Rare monumental map of Paris documenting the July Revolution, published shortly after the conflict
By MOTTE, Ch[arles Etienne Pierre] , 1831

Révolution de Paris, 1830 Plan figuratif des barricades ainsi que des positions et mouvements des citoyens armés et troupes pendand les journeés des 27, 28 et 29 Juillet fait en authographie, dressé et publié par CH:MOTTE, d’après le levé et les notes communiquées par L.Dupré, architecte et inspecteur voyer de la ville, Prix 12 F: se vend á Paris, chez Ch,, Motte, Rue St,, honoré N 290 et chez tous les M de Cartes geógraphiques et d’Estampes.

Europe France
  • Author: MOTTE, Ch[arles Etienne Pierre]
  • Publication place: Paris
  • Publisher: Ch[arles Etienne Pierre] Motte
  • Publication date: 1831
  • Physical description: Engraved map on 12 sheets, additions in red, yellow and blue, letterpress text below.

  • Dimensions: (each) 420 by 540mm (16.5 by 21.25 inches) (if joined approximately 1300 by 1400mm)
  • Inventory reference: 15219


Rare map of Paris documenting the July Revolution published shortly after the conflict. The uprising, triggered by the restrictive reforms established by King Charles X, lasted for three days -the Trois Glorieuses- and took over the entire city of Paris. In it, working- and middle-class citizens fought against the royal army, forcing Charles X to abdicate and proclaiming his cousin Louis Philippe ‘king of the French’.
It offers a detailed plan of the city, highlighting the main locations where the fight unfolded, such as the Louvre and its surrounds. The hand-painted details in red, white, blue and yellow are extremely suggestive, offering a glimpse of its intensity. In addition, the immediacy of its publication makes this a crucial historical record of the revolution.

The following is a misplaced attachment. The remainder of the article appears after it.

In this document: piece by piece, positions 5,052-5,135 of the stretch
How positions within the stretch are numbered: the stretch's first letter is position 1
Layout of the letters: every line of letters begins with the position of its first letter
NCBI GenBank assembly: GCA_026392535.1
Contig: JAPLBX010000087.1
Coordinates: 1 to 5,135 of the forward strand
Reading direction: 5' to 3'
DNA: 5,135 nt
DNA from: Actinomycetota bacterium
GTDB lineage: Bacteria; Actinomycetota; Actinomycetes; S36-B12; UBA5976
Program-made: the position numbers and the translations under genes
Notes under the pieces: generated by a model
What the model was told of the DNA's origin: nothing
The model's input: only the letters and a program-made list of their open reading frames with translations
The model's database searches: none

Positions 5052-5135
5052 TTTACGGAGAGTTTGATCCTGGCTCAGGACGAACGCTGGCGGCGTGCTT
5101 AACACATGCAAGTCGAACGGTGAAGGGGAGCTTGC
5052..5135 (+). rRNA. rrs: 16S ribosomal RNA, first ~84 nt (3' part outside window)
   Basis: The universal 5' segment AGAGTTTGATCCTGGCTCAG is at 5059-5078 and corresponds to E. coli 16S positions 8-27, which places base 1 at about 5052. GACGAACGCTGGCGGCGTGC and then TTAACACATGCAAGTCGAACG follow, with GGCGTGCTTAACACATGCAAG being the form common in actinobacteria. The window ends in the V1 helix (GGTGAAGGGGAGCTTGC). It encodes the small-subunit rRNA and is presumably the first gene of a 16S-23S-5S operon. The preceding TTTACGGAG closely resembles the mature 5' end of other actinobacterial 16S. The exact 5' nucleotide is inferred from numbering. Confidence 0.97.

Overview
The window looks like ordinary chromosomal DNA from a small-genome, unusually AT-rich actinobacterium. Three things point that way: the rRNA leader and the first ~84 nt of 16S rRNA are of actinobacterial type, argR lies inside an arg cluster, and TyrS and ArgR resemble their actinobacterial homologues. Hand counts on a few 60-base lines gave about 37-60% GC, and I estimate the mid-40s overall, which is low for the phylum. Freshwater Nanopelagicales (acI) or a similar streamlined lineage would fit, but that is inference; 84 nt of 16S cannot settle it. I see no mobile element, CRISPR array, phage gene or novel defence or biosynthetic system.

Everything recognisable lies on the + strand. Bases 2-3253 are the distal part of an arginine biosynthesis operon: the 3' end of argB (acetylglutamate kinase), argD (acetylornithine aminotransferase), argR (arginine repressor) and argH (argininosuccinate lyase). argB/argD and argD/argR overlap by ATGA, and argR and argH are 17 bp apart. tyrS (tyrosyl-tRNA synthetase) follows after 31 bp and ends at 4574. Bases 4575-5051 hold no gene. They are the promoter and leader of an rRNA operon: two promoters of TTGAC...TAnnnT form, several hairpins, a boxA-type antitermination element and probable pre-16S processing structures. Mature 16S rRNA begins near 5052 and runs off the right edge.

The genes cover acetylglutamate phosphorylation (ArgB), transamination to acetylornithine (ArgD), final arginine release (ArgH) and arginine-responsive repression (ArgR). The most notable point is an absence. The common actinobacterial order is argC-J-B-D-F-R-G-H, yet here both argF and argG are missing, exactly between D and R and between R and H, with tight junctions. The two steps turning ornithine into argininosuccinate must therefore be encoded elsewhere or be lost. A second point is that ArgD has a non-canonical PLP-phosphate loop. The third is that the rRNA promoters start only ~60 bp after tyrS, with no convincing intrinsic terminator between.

The painted details show the positions of the armed citizens and troops as well as the locations where barricades were set and ambushes took place during the three days of fight. Shootings and gunfire are marked in red, barricades are represented by yellow bars, and the different parties are differentiated by colours. The royal troops are identified by black and blue rectangles (alluding to their official uniforms) while the armed citizens are represented by the patriotic tri-coloured red, white and blue flag.
The map is accompanied by explanatory text and the source. It includes historical notes on the period July 25-29 and a table with specific data structured by leaf. The notes are based on the information collected on site by the architect Louis Dupré (1789-1837), who is mentioned in the title.
The map was included in the volume ‘Un mois de 1830’ (Paris, Bulla 1830-1831) alongside a series of lithographs by Victor Adam (1801-1867) and commentaries in English and French by the poet Pierre-Joseph Charrin (1784-1863). It was also sold individually at the home of Motte on 290, Rue S. Honoré and most print-shops in Paris. Motte (1784-1836), who had become a well-established lithographer, printer and publisher in France, expanded his business in 1830, opening his first shop in London on 23, Leicester Sq. Interested in a wide variety of subjects, he continued to express his loyalty to the July Revolution throughout his career by signing his works as ‘éditeur lithographe du roi [Louis-Philippe] et du duc d’Orléans’.
We have been able to find only one institutional example in the UK (The British Library), two in France (Archives de Paris and Bibliothèque nationale de France) and one in Germany (Staatsbibliothek zu Berlin).